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Biofilms to stabilize buildings?

When reading about the microbiology of the built environment there are far far more examples of the negative impacts of microbes on human health and building integrity than the reverse.

Therefore, the occasional report of beneficial applications (however theoretical) deserves mention.  Today I came across this old report (behind a pay wall) from the 2005 ASM meeting talking about using biofilms of Flavobacterium johnsoniae to stabilize sand.  The researchers theorize that this could be used to solidify the soil underneath earthquake-prone building and reduce the effects of seismic shaking.  I tried unsuccessfully to see if anything else had come of this work, but one of the authors still lists this as a project on her website:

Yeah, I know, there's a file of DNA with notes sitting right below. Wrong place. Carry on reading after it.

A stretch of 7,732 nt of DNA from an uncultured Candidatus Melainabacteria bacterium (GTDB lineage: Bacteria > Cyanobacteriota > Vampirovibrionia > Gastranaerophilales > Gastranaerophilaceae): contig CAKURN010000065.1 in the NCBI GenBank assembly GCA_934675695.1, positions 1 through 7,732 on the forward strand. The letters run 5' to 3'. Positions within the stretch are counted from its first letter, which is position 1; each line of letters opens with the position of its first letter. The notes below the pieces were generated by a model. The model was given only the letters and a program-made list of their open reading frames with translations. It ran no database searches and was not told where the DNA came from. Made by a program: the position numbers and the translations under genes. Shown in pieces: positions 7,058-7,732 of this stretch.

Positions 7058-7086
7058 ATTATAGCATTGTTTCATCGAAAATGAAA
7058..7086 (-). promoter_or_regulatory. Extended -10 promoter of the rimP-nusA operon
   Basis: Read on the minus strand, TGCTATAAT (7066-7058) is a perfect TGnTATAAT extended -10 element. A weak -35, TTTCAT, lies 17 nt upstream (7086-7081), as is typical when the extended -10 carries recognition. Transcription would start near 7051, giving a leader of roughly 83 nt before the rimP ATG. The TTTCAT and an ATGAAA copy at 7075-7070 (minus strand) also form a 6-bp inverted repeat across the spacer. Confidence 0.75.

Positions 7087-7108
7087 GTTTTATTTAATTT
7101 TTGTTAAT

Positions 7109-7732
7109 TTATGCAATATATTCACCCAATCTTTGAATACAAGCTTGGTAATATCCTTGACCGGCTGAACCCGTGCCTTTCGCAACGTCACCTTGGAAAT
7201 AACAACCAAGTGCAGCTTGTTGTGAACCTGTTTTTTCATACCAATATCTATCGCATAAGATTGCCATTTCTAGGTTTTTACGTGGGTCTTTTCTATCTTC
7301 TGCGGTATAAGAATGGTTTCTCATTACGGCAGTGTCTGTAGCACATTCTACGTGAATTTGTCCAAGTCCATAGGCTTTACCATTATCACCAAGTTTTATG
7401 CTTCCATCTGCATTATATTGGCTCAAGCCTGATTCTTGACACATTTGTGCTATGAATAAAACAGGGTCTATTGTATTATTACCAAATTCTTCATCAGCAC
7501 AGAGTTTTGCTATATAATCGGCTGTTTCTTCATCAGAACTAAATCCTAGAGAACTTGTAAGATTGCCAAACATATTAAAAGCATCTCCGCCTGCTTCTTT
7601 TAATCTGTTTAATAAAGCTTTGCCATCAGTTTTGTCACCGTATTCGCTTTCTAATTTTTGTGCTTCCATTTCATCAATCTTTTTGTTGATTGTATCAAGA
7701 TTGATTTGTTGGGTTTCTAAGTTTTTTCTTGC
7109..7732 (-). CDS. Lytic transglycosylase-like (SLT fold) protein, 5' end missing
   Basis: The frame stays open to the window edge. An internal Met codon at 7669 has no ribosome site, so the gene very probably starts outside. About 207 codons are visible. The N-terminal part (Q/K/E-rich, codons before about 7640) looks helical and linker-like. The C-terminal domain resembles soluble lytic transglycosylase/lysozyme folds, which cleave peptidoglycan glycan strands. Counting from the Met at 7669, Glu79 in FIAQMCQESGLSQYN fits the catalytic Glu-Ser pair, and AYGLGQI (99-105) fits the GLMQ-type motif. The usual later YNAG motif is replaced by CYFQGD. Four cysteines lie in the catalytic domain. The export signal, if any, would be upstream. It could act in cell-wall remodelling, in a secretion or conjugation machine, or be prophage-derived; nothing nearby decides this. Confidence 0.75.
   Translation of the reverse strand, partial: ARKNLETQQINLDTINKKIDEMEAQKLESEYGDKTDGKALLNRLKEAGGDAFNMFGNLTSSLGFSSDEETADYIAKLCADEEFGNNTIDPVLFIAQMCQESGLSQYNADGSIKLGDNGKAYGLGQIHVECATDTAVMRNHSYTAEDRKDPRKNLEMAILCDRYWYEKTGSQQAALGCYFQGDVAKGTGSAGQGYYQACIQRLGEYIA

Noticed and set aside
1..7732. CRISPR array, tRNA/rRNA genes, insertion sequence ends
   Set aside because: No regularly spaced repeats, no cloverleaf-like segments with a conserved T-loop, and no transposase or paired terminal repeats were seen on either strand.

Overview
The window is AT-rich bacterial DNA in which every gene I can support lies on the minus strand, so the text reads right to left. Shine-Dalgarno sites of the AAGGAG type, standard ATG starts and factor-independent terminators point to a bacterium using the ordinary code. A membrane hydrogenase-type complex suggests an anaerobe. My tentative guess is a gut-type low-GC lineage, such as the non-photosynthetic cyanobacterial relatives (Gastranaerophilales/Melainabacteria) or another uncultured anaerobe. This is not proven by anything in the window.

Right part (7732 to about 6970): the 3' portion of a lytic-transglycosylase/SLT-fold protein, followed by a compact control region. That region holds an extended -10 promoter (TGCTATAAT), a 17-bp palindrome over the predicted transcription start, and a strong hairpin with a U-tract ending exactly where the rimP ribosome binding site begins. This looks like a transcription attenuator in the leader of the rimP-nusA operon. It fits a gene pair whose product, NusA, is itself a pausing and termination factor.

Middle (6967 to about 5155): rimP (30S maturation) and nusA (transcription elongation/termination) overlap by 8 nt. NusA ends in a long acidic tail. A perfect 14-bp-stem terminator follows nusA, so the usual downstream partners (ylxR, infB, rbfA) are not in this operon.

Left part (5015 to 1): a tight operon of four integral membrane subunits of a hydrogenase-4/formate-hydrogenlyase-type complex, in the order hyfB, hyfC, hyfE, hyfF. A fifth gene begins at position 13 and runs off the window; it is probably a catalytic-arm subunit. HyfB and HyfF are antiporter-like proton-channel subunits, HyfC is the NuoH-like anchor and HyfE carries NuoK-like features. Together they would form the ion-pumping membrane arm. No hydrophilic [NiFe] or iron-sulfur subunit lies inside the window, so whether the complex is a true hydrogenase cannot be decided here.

Stabilizing Sandy Soils With the Addition of Microbes (with the Civil & Environmental Engineering Department). Seismic loads result in an increase in the porewater pressure. In loose, sandy soils, this increase in pressure results in liquefaction of the soil. We are pursuing the use of bacteria to increase the strength of saturated sand, with the goal of possibly using this technique to reduce shifting of sandy sediments during earthquakes.

I did find another report on the use of Bacillus pasterurii to accomplish the same thing, but nothing more recent than 2007.  On a similar note, there was a media flurry last year around the development of eco-friendly bricks made from bacteria, sand and urine.


David Coil

David Coil is a Project Scientist in the lab of Jonathan Eisen at UC Davis. David works at the intersection between research, education, and outreach in the areas of the microbiology of the built environment, microbial ecology, and bacterial genomics. Twitter

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